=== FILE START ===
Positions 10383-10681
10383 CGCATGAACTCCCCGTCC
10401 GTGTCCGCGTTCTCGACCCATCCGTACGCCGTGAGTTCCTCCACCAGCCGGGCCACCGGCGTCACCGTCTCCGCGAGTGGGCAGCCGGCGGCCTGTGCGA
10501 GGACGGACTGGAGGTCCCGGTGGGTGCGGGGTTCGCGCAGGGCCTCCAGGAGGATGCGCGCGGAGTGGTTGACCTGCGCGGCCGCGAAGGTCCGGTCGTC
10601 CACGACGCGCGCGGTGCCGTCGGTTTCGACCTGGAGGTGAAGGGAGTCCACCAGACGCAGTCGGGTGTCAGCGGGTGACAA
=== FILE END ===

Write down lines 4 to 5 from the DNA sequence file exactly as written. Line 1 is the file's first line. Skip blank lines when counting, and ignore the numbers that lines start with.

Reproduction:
10501 GGACGGACTGGAGGTCCCGGTGGGTGCGGGGTTCGCGCAGGGCCTCCAGGAGGATGCGCGCGGAGTGGTTGACCTGCGCGGCCGCGAAGGTCCGGTCGTC
10601 CACGACGCGCGCGGTGCCGTCGGTTTCGACCTGGAGGTGAAGGGAGTCCACCAGACGCAGTCGGGTGTCAGCGGGTGACAA